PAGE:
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In today's competitive environment for grants and funding, universities are ever more challenged to ensure their faculty scientists' inventions make it to market profitably; sometimes compromising their own ethics and policies.
 


Pulitzer Prize winner Rich Whitt's final work of investigative journalism, Behind the Hedges - Big Money and Power Politics at the University of Georgia, exposes just such an instance. The conflicting imperatives of university technology transfer policies are illustrated in the questionable actions by UGA President Michael F. Adams in Chapter 11 of Hedges, entitled The Kaswan Imbroglio.

This chapter discusses the monetization (buy-down) of royalties due to UGA from pharmaceutical giant Allergan for the dry-eye invention Restasis®. Dr. Kaswan, a UGA professor and faculty researcher, invented this breakthrough drug which was initially developed as a treatment for chronic dry-eye, but has now been found to remedy a great variety of other ocular disorders. While Kaswan was recognized as the Inventor of the Year by her alma mater in 1998, she was kept in the dark about negotiations leading to the monetization sale of her invention immediately after FDA approval. As a result, uninformed university officials naively sold the royalty stream on Restasis for far less than its true value. This resulted in a loss of royalties to the university and its inventor that exceeded $220 million dollars.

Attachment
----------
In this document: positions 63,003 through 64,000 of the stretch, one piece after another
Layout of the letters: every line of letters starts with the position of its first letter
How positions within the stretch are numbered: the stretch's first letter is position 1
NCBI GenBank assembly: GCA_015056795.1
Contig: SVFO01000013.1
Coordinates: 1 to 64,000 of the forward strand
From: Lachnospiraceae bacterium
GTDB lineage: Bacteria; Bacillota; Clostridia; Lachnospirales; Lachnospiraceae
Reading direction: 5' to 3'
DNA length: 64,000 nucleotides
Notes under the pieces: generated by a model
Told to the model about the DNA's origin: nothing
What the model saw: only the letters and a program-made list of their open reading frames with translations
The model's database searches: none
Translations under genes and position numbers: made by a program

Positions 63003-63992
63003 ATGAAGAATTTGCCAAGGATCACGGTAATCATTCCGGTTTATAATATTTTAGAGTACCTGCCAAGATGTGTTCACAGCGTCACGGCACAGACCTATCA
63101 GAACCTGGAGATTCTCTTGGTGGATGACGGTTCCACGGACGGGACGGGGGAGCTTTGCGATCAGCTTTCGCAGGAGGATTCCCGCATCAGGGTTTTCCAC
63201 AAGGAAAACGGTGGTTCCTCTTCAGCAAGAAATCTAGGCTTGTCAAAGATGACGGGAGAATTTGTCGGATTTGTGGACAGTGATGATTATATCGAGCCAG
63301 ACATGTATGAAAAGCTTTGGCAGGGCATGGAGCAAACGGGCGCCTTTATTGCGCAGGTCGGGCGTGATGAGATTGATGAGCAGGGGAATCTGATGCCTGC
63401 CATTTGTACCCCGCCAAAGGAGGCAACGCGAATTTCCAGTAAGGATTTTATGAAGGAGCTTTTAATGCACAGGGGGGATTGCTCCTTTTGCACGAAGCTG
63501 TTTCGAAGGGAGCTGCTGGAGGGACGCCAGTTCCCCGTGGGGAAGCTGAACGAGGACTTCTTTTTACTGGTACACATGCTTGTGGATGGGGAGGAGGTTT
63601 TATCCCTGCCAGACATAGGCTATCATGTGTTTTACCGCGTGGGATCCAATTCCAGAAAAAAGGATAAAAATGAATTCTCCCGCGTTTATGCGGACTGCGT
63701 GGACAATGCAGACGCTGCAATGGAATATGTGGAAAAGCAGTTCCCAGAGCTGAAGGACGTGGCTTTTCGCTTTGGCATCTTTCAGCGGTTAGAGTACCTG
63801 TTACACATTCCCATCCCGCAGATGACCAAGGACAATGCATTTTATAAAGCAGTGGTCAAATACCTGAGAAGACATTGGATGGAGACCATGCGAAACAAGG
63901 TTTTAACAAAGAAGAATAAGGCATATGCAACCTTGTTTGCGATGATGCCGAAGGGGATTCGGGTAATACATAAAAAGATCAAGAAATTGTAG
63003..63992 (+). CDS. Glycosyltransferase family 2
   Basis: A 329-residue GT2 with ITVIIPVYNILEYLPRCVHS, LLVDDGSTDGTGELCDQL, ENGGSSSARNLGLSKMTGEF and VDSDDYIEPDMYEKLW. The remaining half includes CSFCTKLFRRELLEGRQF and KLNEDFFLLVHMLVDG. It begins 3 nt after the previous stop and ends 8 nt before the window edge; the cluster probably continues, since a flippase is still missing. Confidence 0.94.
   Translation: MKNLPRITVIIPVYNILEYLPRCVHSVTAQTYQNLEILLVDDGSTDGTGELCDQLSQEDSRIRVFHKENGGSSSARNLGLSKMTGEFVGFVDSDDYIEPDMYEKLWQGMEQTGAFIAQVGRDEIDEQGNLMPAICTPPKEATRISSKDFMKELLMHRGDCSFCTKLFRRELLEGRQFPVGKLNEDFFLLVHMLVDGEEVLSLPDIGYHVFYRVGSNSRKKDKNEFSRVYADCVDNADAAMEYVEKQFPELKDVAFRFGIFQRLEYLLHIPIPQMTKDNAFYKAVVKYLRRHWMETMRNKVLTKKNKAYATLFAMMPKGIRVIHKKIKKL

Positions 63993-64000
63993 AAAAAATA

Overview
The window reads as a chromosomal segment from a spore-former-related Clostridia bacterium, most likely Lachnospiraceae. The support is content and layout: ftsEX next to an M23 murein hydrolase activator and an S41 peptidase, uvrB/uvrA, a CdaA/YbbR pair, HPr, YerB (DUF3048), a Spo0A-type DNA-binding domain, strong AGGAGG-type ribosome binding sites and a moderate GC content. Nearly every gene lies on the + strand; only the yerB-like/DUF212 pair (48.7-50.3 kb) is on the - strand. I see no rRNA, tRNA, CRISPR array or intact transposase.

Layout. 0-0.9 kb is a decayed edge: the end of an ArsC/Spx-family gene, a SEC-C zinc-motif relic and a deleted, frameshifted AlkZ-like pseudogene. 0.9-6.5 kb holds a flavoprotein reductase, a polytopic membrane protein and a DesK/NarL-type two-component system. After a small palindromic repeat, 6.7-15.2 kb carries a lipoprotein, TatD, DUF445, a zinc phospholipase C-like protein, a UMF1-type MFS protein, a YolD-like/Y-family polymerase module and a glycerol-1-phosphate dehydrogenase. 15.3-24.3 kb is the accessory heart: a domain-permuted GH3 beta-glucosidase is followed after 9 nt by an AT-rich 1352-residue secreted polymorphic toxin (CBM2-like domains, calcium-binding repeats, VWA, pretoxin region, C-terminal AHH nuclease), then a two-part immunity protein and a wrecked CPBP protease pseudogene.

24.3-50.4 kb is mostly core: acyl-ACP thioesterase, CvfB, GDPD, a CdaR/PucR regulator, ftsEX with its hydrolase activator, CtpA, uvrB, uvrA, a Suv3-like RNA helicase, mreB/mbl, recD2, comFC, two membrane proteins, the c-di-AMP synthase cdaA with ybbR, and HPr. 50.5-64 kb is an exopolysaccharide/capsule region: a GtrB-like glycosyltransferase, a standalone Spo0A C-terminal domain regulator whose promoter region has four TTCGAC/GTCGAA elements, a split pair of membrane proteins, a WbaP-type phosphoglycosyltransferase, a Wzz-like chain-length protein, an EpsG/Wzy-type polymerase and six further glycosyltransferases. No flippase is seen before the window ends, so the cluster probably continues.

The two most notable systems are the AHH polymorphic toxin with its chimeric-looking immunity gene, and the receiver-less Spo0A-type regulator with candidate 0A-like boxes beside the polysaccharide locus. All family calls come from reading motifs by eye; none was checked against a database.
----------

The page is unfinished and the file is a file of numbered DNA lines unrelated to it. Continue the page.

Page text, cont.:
Although Whitt spent over two years investigating UGA for material for his book, he didn't uncover any information regarding Dr. Kaswan, Restasis or the royalty buy-down deal. But when he read an Atlanta Business Chronicle article on this worst-case scenario in intellectual property tech transfer, Whitt immediately contacted Dr. Kaswan to request an interview.

 

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